Governor says New York may be near or at apex; no plan to limit travel to East End

Gov. Andrew Cuomo said New York could be near an apex or on a plateau of the apex in terms of total number of COVID-19 cases.

“We won’t know until we see the next few days,” he said Sunday.

He said the different models the state looks at all show numbers going up until an eventual apex, at which point cases will start to decline. But what’s unclear is whether there is a plateau at the top of the apex, where the numbers remain steady for a certain time period before the drop-off starts, he said.

“We’re all feeling our way through this and we have the best minds in the country advising us because New York is the first,” he said.

He said the statisticians analyzing data on the coronavirus haven’t offered any specific predictions. He said they need more data in the next few days to determine whether there is a plateau right now.

“I hope we’re somewhere near the apex or we’re somewhere near the plateau,” he said when referring to the highest projections for number of hospital beds the state may need. He added that the number of beds are less relevant now compared to the need for ventilators and staff.

The number of positive cases surpassed 120,000 in New York on Sunday with 12,405 cases in Suffolk County. The first reported case in Suffolk was four weeks ago.

The number of new cases in Suffolk decreased for the second straight day after a single-day high of 1,408 on Friday. The latest number was 1,035 new cases. There have now been four consecutive days of new cases above 1,000 in Suffolk.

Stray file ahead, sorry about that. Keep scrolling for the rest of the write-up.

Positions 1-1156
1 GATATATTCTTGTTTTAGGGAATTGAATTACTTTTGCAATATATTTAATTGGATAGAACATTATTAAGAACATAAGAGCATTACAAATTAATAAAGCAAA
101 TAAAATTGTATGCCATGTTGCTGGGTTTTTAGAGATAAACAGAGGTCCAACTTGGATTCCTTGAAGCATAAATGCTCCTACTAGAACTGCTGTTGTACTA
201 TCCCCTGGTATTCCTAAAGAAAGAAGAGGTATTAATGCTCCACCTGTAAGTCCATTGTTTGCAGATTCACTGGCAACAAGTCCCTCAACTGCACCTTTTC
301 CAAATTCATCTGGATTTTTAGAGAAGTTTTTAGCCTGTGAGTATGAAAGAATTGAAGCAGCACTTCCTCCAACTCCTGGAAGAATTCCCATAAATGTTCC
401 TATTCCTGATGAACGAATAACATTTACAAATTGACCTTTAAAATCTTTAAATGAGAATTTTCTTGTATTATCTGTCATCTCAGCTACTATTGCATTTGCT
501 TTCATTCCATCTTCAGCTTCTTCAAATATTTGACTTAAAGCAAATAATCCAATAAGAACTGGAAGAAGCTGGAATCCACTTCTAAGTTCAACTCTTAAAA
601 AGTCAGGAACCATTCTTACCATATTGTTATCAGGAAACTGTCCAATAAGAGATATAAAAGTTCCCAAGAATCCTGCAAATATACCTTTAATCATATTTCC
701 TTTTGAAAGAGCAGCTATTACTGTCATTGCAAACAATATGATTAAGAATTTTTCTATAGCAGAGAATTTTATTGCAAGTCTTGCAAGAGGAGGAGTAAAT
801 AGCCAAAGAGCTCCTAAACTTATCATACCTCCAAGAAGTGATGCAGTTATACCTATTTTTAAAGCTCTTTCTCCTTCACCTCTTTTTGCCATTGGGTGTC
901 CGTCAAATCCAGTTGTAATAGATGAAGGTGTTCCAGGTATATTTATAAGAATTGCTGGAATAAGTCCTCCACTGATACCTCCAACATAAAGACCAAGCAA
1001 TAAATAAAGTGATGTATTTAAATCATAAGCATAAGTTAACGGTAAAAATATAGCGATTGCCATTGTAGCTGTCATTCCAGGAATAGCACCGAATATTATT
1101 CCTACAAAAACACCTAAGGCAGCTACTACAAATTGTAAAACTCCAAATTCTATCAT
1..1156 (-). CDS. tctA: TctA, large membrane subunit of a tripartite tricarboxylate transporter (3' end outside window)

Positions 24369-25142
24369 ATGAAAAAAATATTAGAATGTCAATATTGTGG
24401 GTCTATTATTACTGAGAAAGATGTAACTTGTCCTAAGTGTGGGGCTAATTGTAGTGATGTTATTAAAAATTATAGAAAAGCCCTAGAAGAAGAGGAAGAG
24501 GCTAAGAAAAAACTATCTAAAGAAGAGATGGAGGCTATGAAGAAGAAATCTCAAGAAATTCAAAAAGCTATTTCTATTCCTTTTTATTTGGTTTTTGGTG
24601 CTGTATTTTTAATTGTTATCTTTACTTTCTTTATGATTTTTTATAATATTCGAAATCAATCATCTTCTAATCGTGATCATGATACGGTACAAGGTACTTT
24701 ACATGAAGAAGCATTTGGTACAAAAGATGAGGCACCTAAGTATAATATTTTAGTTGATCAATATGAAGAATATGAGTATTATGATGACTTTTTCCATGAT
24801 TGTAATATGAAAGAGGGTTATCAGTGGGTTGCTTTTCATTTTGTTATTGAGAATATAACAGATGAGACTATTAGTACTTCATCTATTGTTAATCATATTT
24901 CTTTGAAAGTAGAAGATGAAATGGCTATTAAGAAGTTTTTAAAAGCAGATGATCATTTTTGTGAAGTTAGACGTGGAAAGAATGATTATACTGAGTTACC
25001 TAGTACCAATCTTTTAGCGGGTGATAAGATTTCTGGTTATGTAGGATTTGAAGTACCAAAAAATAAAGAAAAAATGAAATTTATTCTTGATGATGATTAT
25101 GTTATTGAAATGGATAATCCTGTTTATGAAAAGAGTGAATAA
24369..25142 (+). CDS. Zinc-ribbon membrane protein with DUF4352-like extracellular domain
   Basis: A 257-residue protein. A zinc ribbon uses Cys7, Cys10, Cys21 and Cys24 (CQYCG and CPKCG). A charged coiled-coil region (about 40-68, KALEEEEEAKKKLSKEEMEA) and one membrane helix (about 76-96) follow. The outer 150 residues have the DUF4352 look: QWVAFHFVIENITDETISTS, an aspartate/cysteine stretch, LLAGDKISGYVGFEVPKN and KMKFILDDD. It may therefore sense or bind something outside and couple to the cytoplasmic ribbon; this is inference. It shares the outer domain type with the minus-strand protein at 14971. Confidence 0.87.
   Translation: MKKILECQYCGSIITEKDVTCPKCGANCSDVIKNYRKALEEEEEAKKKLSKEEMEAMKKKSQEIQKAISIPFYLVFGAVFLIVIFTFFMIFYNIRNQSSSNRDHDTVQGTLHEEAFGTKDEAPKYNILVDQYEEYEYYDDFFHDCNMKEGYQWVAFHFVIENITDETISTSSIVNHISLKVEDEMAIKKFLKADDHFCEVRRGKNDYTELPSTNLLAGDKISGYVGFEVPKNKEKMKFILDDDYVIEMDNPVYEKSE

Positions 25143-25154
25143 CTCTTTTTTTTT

More than 300,000 people have been tested for COVID-19 in New York, including just under 29,000 in Suffolk.

The number of deaths linked to COVID-19 in New York climbed to 4,159.

“The number of deaths over the past few days has been dropping for the first time,” Mr. Cuomo said. “What is the significance of that? It’s too early to tell.”

• Mr. Cuomo was asked at the briefing about New Jersey’s stay-at-home order and Gov. Phil Murphy saying residents should not retreat to second homes, specifically at the Jersey Shore.

He was asked if he would issue a similar directive for people to refrain from traveling to second homes such as on the East End of Long Island.

“I have not,” Mr. Cuomo said of whether he has considered similar measures. “I’ll take a look at the New Jersey order. But I haven’t heard any local officials raise concerns about that here.”

However, three town supervisors, several mayors and the Shinnecock Nation have called on the governor to institute a temporary travel ban, Southold Town Supervisor Scott Russell said last week.

And in a press release March 25, Mr. Russell wrote: “A new trend is taking place that puts our residents at further risk — people seeking refuge from the metropolitan areas. It is simple math: the more people that come, the greater the spread and the greater the confirmed cases.”

• Mr. Cuomo said the number of people being discharged from hospitals is now reaching its highest levels.

He said 74% of those hospitalized have been discharged.